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Changes to Student Loans Coming July 1

This article was written by in Debt Reduction. 10 comments.


While it’s great to avoid debt whenever possible, if you have to deal with federal student loans, including Stafford and PLUS loans, you might qualify for some better deals starting July 1.

Interest rates will be at the lowest rates in years. If you can consolidate, lock in rates after July 1. They will be at the lowest levels since the inception of the federal student loan program. The interest rate for graduates who are in a grace period is 2.00%.

Former students now in the process of repaying their variable rate federal student loans will be able to lock in a rate of 2.50%. Parents who have taken PLUS loans will be able to consolidate at 3.38%.

There aren’t many places to find cheaper money than this, but there are a few of limitations:

  • Former students who have already consolidated are not eligible for these low rates.
  • These rates are only valid for loans originated before July 1, 2006.
  • Borrowers who are still in school do not qualify for consolidation.

There is more good news.

Income-based repayment. If a borrower is not earning enough to make monthly payments, they can apply for income-based repayment. The lender can extend the life of the loan and lower your payments to 15% of your income.

Student loan forgiveness. Borrowers who work for non-profit companies or the government will qualify for student loan forgiveness. After 120 payments (ten years), the government will write off any balance remaining on the loan. Student loan forgiveness applies to people who do not work for the public sector as well if they are repaying on an income-based repayment plan. In this case, 25 years of payments are necessary before the remainder of the loan will be forgiven, but will be considered income for tax purposes.

Rates for new student loans. Subsidized Stafford student loans will sport a new interest rate of 5.6% if the first disbursement is taken between July 1, 2009 and June 30, 2010. This is the second of four annual interest rate drops for new loans.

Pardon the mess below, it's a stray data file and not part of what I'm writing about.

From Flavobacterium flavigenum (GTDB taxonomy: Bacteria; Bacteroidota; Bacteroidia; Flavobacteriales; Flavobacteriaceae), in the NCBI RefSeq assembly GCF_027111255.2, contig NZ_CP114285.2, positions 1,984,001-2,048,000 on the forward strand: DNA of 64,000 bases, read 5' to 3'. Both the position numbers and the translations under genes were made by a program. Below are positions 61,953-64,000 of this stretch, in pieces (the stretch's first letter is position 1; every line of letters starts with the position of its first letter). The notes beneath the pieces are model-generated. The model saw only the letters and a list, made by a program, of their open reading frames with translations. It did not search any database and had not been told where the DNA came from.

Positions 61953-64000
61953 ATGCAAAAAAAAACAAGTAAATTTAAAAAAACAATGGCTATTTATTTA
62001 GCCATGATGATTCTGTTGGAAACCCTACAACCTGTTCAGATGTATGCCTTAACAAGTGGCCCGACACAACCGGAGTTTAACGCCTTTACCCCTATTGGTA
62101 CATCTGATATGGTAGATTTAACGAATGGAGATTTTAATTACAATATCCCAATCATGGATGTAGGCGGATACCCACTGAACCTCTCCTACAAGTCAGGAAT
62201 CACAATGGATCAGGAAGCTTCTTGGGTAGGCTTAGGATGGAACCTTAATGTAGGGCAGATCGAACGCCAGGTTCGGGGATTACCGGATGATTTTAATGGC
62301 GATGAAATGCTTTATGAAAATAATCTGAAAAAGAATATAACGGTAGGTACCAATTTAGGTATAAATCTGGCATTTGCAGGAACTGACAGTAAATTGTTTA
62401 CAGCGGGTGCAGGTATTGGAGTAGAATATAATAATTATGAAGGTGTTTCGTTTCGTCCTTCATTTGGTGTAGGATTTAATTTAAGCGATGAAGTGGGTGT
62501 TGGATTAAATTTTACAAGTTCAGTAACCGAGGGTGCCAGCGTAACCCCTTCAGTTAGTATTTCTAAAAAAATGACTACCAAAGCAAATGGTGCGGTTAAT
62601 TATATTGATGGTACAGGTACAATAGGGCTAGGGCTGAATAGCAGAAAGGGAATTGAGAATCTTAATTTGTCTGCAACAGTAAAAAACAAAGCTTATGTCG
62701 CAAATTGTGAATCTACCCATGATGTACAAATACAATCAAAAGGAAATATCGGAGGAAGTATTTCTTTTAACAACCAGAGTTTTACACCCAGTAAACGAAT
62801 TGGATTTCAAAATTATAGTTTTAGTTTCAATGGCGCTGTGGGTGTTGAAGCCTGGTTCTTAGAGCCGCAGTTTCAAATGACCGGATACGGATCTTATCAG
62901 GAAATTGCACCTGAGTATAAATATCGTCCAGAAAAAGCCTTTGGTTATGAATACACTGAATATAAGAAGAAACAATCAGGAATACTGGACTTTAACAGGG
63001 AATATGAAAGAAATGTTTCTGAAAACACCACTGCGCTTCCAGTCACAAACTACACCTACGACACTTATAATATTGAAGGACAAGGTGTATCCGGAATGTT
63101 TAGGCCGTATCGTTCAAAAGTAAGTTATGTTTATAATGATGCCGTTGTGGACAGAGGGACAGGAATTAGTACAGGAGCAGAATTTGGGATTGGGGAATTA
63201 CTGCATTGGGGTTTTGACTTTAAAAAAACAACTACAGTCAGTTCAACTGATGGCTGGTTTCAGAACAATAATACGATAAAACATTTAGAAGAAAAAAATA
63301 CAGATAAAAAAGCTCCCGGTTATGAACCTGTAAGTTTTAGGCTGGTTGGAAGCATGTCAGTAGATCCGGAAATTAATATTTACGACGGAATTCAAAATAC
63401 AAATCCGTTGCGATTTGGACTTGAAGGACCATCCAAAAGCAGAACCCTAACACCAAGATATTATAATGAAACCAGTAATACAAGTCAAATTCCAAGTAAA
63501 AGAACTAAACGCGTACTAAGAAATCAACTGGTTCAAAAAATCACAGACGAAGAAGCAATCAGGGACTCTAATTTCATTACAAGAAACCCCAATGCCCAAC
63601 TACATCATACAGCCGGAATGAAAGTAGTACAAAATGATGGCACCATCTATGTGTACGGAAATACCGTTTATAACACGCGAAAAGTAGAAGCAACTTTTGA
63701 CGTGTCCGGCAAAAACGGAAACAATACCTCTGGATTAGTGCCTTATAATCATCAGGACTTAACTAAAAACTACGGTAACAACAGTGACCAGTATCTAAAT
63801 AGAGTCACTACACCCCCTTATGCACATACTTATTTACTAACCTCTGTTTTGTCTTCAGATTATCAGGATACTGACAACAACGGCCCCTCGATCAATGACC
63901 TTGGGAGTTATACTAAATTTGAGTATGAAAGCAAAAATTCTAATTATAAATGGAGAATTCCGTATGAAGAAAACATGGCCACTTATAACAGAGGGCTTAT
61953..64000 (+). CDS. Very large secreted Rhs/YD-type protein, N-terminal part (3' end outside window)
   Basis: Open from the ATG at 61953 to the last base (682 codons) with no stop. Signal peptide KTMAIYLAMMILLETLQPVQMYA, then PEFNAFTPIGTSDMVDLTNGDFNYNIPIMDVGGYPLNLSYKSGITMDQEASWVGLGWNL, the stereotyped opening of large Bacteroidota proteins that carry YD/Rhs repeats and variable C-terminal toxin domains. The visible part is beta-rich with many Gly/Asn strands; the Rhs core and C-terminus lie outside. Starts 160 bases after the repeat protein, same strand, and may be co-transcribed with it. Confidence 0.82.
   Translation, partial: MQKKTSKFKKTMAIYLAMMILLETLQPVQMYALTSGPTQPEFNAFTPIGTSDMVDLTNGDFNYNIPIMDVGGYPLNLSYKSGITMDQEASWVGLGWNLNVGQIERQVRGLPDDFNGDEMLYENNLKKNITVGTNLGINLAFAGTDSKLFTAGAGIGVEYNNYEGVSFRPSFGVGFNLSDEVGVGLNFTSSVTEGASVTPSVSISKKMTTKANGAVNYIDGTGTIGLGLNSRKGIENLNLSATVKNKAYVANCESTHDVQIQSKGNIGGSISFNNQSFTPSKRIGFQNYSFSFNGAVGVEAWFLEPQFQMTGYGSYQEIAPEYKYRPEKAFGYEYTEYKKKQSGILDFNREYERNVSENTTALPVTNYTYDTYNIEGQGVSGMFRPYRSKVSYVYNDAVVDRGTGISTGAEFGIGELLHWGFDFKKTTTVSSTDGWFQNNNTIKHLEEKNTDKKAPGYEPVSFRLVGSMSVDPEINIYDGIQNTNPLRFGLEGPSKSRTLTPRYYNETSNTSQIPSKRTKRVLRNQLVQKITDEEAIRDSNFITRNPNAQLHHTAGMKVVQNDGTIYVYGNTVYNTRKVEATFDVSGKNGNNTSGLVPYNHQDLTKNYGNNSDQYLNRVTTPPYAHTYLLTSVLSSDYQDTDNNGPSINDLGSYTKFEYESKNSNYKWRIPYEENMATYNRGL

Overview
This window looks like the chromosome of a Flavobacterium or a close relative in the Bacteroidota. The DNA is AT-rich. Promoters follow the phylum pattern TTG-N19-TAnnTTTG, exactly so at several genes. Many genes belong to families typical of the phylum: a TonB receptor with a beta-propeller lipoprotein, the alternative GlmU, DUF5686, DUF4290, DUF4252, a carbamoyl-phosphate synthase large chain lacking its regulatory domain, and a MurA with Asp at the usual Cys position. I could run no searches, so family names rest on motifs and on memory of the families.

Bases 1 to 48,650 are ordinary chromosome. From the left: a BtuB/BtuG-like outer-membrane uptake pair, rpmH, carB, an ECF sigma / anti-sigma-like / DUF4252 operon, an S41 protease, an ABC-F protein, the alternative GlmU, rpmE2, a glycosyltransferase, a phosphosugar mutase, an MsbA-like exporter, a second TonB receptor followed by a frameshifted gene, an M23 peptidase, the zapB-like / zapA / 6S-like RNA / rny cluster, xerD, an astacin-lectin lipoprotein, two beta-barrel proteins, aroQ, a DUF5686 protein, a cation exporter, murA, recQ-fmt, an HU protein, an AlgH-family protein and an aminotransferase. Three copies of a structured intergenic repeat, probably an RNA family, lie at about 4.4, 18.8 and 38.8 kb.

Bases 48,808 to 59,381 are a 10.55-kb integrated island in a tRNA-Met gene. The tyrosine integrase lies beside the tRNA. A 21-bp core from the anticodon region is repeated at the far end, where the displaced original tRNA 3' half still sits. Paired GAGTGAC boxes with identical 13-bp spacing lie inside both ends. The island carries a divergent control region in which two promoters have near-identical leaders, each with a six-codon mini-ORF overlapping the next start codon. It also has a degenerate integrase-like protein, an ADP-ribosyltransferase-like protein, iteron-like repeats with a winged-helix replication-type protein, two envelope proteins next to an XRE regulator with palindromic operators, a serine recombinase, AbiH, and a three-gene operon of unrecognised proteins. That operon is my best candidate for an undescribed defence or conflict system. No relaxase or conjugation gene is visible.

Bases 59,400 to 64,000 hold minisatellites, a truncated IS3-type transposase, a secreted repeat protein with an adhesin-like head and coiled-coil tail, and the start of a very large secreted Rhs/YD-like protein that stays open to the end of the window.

Increased Pell Grant scholarship maximum. Low and middle-income families might qualify for a Pell Grant scholarship. The maximum a student might receive from this federal program will increase on July 1 to $5,350.

These programs can save families thousands of dollars throughout the life of the repayment.

Updated July 5, 2013 and originally published June 15, 2009. If you enjoyed this article, subscribe to the RSS feed or receive daily emails. Follow @ConsumerismComm on Twitter and visit our Facebook page for more updates.

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About the author

Luke Landes, also known as Flexo, is the founder of Consumerism Commentary. He has been blogging and writing for the internet since 1995 and has been building online communities since 1991. Find out more about him and follow Luke Landes on Twitter. View all articles by .

{ 10 comments… read them below or add one }

avatar Nick B

What company is good to consolidate with? My variable rate student loan is with Sallie Mae, and they dont consolidate.

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avatar Roscoe

Do you have private student loans from banks? Are your loans generally from the Federal Family Education Loan Program (FFELP) or Direct Loan program? My mom consolidated her FFELP PLUS loans (including Sallie Mae) with ease to the US Department of Education’s Direct Consolidation Loan program. I highly recommend it to check it out by going to their website at https://loanconsolidation.ed.gov/AppEntry/apply-online/appindex.jsp However, it only allows Federal guaranteed student loans such as FFELP.